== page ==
Dependability assurance for automatic load haul dump machines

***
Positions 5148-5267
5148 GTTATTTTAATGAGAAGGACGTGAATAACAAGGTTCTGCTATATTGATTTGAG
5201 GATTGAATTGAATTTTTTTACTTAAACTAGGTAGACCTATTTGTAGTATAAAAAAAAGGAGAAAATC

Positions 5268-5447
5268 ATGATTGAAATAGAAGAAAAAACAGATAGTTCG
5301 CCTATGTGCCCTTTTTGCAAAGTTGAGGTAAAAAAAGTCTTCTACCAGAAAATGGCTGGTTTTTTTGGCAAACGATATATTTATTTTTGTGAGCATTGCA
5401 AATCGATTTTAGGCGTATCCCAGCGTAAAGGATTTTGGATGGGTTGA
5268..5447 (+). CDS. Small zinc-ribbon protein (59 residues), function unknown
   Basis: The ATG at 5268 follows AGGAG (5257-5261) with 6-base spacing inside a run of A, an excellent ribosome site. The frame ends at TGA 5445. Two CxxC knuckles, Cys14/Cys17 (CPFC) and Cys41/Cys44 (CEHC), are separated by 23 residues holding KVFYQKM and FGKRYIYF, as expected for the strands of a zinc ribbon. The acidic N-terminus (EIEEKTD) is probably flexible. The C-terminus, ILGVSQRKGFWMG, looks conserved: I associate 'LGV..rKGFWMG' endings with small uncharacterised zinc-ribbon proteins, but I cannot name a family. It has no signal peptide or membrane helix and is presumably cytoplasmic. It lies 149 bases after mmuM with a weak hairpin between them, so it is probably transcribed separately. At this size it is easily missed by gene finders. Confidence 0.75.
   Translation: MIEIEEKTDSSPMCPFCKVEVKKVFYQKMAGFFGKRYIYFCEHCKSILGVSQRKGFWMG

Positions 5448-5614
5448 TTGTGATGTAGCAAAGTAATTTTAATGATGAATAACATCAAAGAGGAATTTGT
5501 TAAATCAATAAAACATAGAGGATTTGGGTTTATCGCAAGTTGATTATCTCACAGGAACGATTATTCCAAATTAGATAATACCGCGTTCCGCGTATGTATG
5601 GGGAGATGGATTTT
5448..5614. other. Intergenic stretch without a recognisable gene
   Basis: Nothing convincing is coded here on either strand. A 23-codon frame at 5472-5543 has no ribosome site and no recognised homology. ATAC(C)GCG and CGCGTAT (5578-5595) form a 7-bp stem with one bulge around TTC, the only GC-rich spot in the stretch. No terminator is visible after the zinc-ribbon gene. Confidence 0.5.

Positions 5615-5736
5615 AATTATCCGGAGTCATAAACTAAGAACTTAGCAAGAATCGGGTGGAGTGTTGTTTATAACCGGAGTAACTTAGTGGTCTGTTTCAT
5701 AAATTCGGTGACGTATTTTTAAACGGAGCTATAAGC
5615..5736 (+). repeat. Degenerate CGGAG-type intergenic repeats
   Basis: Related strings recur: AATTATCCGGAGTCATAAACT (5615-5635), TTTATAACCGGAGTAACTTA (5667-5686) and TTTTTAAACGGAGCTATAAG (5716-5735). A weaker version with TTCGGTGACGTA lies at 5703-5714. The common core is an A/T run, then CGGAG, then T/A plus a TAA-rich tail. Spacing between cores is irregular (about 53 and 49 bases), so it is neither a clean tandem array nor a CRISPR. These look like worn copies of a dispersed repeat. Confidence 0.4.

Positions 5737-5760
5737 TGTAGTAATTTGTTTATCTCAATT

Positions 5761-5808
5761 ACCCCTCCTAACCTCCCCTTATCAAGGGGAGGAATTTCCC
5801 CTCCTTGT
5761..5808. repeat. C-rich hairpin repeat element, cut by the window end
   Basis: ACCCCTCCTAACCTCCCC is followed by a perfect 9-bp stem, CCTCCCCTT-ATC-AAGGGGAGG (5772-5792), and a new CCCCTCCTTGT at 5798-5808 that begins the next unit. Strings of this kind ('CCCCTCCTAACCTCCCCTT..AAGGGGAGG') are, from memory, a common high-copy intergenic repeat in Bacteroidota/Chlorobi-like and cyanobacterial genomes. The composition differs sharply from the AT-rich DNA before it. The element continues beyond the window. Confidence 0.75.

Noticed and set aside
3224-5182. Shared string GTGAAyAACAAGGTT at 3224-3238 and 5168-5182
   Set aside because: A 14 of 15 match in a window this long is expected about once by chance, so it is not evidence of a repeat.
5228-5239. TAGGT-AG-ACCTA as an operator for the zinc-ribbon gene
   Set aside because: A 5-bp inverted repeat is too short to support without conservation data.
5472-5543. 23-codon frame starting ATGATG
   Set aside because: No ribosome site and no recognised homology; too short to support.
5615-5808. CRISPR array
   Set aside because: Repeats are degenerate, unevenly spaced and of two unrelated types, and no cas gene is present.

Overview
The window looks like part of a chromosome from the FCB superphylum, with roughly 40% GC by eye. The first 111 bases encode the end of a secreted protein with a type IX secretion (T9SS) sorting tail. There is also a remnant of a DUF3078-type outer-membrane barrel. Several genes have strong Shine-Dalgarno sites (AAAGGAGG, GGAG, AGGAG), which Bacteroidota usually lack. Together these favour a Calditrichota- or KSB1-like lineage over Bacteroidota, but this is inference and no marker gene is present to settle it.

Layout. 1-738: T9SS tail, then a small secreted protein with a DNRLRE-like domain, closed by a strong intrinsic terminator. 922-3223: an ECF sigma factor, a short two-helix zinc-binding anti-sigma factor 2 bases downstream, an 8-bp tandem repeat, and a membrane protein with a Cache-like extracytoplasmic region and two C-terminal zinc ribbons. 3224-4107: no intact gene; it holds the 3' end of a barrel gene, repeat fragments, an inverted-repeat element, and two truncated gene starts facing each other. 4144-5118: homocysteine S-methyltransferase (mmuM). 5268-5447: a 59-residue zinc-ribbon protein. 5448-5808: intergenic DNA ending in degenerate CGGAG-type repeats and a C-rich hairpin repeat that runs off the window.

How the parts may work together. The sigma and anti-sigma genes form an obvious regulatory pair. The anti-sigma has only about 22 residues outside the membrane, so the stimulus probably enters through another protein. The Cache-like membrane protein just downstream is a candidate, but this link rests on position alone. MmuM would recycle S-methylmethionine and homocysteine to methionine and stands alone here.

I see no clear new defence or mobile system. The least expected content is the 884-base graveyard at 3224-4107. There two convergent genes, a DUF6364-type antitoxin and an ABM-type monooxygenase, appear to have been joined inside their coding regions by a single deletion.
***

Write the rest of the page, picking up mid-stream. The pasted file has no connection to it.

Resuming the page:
Abstract: Load Haul Dump (LHD) machines are used in underground mines to load and transport ore and minerals. Loading and hauling blasted ore from drawpoint to dumping point constitute a significant portion of the production costs for mining companies. There are a number of operation modes available for LHDs, and there are many criteria to consider when selecting the best one. The use of automated LHDs has been widely discussed due to the potential to increase productivity. The increasing focus on safety and ergonomics also gives an edge to automatically operated loaders over manually operated ones. Mine managers must decide when it is preferable to use manually operated loaders and when to complement or replace these with automatic ones. Automation focus has over the years gradually shifted from having automated fleets of vehicles to the more flexible solutions with semi-automatic LHDs gaining safety as one of the main goals. Several issues must be resolved to maximize the benefits of automation. One is to improve maintenance, and moving from operatorassisted “fail and fix” to planned maintenance. Since the operator is removed from the machine during automatic operation and maintenance staff is not always available on short notice, it is crucial to increase planned maintenance to maximize the investment in automation. Another issue is the complexity of the mining environment, including both the infrastructure and external disturbances like oversized boulders and road maintenance, as these can throw the entire investment in automation into question. The purpose of this thesis is to explore the maintenance actions connected to automated LHDs as well as the factors influencing the dependability of the machine. Research methods include a literature review, interviews, and data collection and analysis. Real time process data, operation and maintenance data have been refined, integrated and aggregated to make a comparative analysis of manual and automatic LHDs. The analysis show that 75% of the stop occasions causing idle time for LHDs relate to the operating environment, 21.5% pertain to machine related issues and 3.5% are related to the infrastructure of the automatic system installed in the mine. There is no difference in what kind of maintenance actions that are taken for manually and automatically operated LHDs, but there is a difference in what type of failures that occurs more frequently for the different operation modes. For automation of LHDs too much unplanned repairs and maintenance work significantly reduces the overall availability and can jeopardize the entire investment in automation. The difference between the semi-automatic and the manual LHD was found to be very small in terms of maintenance cost versus produced number of tons. However, a semi-automated LHD is an optimal machine regarding the ability to adapt to reconfiguring the operation mode to meet demands such as safety, flexibility and productivity.
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